What I found refreshing was that Picca felt elegant and relaxed. You can tell it is about the cuisine, the chef, and the extraordinary food. Nothing about Chef Zarate's cooking is contrived or overdone. You can feel that all of his life's history comes together in his flavor combinations. And there is a reason why Picca is busy and always simmering with a full house of diners. The interior radiates with bustling energy, the ambiance is as zesty as the menu--- sparkling, colorful, bubbling with robust life. The food tastes authentic, soulful, like someone's grandmother is stirring a pot in the kitchen.
The cocteles menu intrigued. Mixologist Julian Cox concocted the cocteles for Picca. I must say, the magical elixirs are sublime. It had been years since I had a cocktail. Yes, I think it had been since I lived in New Orleans, to be exact. I'm usually a wine kind of gal, but Darling asked me to choose a few cocktails that appealed. Thing was, I didn't know he would order two of them for little ol' me. The Avocado Project was my first choice, made of avocado, agave nectar, lime juice and 5 island white rum, shaken, double strained, and finished with salt.
Darling had a Pisco Sour made with pisco, fresh lemon and lime juice, sugar, cassia scented egg white, angostura bitters, all shaken up like a polaroid picture (so the menu says).
The drinks arrived shaken, frothy, creamy.
Picca's menu has its starters, causas, ceviches, anticuchos, main dishes, and desserts all listed in a plentiful array. Cort was our waiter of the evening and gave us his personal attention with the menu. He was personable and gracious, and Darling took that manly liberty of ordering from Cort while I people watched, taking in the atmosphere, happy in my observation deck of sorts. As the French say vive la différence. As in tango dancing, you allow the man to lead you, you surrender to him. True dining romance has the yin-yang of a courtship tango, and if the man wants to order dinner, taking care in selecting what dishes you might enjoy, let him. Especially when the culinary territory is unknown and exciting. I love surrendering to a dining moment like that. It's like receiving a gift. You don't know what will arrive, and so you are completely open to what arrives to your table.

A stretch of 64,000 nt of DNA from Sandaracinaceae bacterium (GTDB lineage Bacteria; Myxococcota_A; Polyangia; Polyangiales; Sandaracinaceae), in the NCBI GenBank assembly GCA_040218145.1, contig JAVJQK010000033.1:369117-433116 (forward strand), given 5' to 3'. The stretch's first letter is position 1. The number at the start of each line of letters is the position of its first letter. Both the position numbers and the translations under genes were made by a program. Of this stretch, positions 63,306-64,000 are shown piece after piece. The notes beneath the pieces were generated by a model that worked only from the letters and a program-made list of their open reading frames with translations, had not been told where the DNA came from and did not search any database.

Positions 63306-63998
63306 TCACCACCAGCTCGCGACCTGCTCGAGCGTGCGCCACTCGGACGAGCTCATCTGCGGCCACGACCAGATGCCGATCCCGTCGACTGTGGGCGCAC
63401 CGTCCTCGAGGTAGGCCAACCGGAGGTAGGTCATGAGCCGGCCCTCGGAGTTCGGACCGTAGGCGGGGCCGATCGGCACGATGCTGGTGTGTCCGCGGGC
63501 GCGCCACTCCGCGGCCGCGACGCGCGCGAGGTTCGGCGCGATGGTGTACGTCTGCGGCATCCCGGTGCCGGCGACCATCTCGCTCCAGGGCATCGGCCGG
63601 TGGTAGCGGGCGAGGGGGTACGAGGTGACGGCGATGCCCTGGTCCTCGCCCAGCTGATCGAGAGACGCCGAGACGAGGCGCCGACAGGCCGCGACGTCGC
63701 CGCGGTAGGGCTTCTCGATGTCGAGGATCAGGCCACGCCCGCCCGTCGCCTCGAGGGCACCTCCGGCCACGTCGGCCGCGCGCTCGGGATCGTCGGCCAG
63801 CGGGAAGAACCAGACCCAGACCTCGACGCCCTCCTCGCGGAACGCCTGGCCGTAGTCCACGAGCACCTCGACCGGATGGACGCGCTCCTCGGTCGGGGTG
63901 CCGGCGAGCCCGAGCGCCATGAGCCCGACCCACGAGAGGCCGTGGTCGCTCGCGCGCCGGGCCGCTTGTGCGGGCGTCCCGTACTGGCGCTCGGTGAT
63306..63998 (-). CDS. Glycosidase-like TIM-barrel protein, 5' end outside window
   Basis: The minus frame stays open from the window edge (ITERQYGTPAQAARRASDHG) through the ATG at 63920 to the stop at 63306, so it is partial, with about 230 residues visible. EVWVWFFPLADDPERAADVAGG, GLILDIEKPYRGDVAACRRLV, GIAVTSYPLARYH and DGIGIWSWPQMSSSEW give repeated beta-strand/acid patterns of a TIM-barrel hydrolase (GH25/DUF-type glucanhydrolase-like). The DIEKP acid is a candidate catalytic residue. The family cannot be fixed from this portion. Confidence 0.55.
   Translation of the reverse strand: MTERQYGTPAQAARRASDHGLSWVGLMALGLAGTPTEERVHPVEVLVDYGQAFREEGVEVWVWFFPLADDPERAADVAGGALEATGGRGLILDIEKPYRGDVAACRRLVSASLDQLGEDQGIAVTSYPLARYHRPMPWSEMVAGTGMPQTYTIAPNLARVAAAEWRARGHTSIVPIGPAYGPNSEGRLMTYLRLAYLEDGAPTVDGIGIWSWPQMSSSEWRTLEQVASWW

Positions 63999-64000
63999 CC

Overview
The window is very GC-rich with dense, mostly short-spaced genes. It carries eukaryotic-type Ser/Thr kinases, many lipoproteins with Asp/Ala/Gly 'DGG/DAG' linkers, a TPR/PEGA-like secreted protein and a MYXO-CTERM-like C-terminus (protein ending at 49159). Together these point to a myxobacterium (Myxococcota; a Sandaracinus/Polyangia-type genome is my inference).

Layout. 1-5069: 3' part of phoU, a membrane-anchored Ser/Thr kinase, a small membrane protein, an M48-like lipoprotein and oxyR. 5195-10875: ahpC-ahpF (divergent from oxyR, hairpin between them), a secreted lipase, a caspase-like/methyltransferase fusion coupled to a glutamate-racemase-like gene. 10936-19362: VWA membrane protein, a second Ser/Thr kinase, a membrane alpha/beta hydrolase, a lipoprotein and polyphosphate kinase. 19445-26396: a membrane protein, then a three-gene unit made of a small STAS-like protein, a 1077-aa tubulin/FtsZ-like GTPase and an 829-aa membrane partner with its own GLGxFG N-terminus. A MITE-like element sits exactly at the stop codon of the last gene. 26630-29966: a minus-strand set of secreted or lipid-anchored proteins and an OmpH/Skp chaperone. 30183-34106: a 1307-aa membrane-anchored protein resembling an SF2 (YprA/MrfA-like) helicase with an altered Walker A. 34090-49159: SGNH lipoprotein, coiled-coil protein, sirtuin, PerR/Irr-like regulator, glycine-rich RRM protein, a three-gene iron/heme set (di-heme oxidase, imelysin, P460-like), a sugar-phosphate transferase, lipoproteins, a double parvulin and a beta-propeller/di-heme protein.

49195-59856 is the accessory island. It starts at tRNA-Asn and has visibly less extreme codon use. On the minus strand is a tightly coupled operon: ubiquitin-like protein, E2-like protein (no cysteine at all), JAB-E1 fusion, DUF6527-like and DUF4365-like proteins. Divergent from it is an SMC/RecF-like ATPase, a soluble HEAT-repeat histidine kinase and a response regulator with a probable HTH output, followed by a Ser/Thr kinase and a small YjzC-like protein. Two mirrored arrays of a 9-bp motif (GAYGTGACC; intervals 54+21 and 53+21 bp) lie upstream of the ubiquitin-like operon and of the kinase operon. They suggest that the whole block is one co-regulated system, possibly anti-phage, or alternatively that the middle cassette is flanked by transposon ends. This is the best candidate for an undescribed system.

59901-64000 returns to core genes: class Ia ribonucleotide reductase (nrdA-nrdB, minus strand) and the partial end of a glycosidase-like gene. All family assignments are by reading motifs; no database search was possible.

What little bit I knew about Chef Zarate, I gathered from searches online, other food bloggers articles and restaurant reviews. I had heard of Chef Zarate, perhaps from reading the magazine article about him in Food & Wine. One of the many recent pieces written was an extensive write up by Kevin of KevinEats. Of course, Jonathan Gold and L.A. Times Food Writer Irene S. Virbila wrote about Chef Zarate and Picca. Come to find out I've been missing something. Peruvian food with a Japanese flair.
In a discussion about restaurants and chefs that I watched on YouTube, Anthony Bourdain and Eric Ripert shared their opinions on great chefs. Anthony Bourdain used an analogy to explain the feeling of discovering a great chef and the experience of their cuisine. He compared it to hearing Jimi Hendrix for the first time before Jimi Hendrix was well known. The parallel of discovering legendary musicians to discovering great chefs explains the kind of dining experience that transforms your taste buds forever. With certain culinary talents like that, such as Chef Ferran Adrià of El Bulli, (and perhaps we can add Chef Ricardo Zarate to that genre of talent), there will be fans of chefs, just as there are fans of musicians. I have become a fan of several chefs lately, and Chef Zarate is in fine company with the other chefs on my A list.
In the summer of 2009, Chef Zarate opened Mo-Chica in Downtown Los Angeles. Mo-Chica was voted 4th Best Restaurant in Los Angeles in 2010 by Los Angeles Magazine. Zarate became a Food & Wine "Best New Chef" 2011, and next thing you know, he's got Picca happening with partner Stephane Bombet. But he started out at a young prodigious age, the 11th of 13 children in his family in Lima, Peru, cooking for everyone in his large family when he was 12 years old, using huge pots and making bountiful Peruvian meals. Ever since he was a young child he gravitated to the kitchen, and by the time he was 16 he had prepared a dinner for 600 people through a caterer. Not only did he create a dinner for 600 people with confidence, but he bought a live octopus to make for the event. Octopus sashimi, no less! (Zarate thought octopus sashimi was a Peruvian dish). His natural gift for cookery and exploration of other cuisines (like Japanese cuisine) developed Chef Zarate's repertoire.